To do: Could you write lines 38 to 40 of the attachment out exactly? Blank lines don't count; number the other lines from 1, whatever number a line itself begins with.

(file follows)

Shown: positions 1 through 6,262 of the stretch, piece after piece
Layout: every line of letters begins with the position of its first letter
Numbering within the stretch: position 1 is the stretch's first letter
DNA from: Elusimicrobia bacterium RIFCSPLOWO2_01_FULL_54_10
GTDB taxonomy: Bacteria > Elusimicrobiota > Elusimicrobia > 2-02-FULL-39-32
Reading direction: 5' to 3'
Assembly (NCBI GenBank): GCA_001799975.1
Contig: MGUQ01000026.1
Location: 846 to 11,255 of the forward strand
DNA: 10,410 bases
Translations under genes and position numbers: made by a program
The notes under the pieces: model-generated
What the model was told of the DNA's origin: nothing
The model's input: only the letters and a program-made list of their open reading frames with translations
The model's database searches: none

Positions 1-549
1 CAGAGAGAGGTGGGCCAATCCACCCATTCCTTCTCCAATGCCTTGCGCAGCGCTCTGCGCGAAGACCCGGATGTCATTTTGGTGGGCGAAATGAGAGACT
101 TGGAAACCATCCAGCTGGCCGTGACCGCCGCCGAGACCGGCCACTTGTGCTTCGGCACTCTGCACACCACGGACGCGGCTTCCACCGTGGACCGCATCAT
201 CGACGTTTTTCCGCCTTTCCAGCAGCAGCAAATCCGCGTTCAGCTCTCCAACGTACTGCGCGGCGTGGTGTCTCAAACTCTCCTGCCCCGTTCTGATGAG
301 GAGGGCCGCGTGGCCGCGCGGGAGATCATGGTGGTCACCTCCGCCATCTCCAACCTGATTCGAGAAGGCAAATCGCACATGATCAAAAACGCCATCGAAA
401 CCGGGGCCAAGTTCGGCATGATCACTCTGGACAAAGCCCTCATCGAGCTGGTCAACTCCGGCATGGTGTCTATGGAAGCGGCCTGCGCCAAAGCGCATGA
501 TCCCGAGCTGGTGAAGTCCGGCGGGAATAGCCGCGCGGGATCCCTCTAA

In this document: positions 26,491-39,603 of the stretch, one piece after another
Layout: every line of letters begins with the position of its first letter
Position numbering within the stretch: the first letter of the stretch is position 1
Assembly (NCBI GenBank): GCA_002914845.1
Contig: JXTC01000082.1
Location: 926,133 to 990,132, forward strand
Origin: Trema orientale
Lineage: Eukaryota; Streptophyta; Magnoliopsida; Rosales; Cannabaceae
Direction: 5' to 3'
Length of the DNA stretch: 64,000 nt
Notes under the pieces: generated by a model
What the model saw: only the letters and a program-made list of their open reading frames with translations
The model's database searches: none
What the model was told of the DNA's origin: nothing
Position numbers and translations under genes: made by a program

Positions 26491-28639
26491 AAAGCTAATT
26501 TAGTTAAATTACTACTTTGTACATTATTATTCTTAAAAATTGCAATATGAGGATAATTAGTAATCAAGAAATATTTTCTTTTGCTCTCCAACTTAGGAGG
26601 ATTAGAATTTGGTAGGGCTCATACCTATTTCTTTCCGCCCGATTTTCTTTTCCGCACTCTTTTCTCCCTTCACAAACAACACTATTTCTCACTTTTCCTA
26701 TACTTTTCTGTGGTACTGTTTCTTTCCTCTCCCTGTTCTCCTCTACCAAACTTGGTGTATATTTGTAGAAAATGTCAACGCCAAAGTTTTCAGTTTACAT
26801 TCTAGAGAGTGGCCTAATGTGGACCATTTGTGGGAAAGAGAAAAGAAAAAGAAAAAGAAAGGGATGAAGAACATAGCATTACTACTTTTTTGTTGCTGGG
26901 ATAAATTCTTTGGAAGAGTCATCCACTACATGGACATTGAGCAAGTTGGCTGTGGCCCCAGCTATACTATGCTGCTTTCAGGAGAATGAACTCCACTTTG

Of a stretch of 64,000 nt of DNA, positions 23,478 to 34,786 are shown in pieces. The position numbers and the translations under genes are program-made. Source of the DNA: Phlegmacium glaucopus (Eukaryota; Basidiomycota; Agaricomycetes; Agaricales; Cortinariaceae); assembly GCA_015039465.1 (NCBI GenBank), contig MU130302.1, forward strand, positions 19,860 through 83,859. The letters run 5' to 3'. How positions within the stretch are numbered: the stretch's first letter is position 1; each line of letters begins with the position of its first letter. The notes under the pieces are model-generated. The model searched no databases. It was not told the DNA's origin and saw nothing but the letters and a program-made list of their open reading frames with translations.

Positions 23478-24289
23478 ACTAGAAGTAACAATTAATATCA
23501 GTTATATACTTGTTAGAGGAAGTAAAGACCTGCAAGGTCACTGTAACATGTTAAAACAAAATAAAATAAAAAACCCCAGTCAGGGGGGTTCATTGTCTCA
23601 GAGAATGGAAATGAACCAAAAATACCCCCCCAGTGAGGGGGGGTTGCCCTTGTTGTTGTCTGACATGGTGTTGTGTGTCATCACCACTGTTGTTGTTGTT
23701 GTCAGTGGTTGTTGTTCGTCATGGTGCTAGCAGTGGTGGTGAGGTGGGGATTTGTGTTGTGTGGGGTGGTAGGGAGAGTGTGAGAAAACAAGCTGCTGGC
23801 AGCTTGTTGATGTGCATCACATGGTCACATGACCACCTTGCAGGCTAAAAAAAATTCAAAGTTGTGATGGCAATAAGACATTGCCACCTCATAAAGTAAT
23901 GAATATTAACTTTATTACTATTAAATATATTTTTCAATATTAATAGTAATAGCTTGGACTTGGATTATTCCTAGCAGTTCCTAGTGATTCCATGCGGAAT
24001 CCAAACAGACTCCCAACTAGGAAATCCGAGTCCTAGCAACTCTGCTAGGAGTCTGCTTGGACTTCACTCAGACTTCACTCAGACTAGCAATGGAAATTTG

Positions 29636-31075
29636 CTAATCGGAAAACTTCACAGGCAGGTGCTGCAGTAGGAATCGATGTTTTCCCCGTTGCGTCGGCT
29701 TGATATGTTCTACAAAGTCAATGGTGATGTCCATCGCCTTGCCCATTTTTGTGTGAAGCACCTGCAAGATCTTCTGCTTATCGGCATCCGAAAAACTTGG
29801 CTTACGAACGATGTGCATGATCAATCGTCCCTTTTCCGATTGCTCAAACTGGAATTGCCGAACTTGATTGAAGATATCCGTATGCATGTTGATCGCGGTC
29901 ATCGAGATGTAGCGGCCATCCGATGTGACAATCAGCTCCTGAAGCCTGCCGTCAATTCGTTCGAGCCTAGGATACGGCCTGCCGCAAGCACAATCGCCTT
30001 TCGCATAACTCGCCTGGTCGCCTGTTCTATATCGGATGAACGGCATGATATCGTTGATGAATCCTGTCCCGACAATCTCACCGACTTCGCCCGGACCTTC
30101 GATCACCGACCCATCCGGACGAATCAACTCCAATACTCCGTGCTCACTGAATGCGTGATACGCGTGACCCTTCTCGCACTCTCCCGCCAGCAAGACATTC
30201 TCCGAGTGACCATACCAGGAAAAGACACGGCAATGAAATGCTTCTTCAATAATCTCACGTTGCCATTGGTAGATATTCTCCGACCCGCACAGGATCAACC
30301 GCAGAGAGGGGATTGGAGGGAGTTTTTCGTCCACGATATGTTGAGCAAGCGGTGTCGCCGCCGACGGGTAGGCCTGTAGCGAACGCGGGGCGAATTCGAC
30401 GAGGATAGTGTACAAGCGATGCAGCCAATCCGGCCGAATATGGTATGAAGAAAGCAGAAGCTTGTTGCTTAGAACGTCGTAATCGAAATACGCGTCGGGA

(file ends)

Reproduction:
Positions 26491-28639
26491 AAAGCTAATT
26501 TAGTTAAATTACTACTTTGTACATTATTATTCTTAAAAATTGCAATATGAGGATAATTAGTAATCAAGAAATATTTTCTTTTGCTCTCCAACTTAGGAGG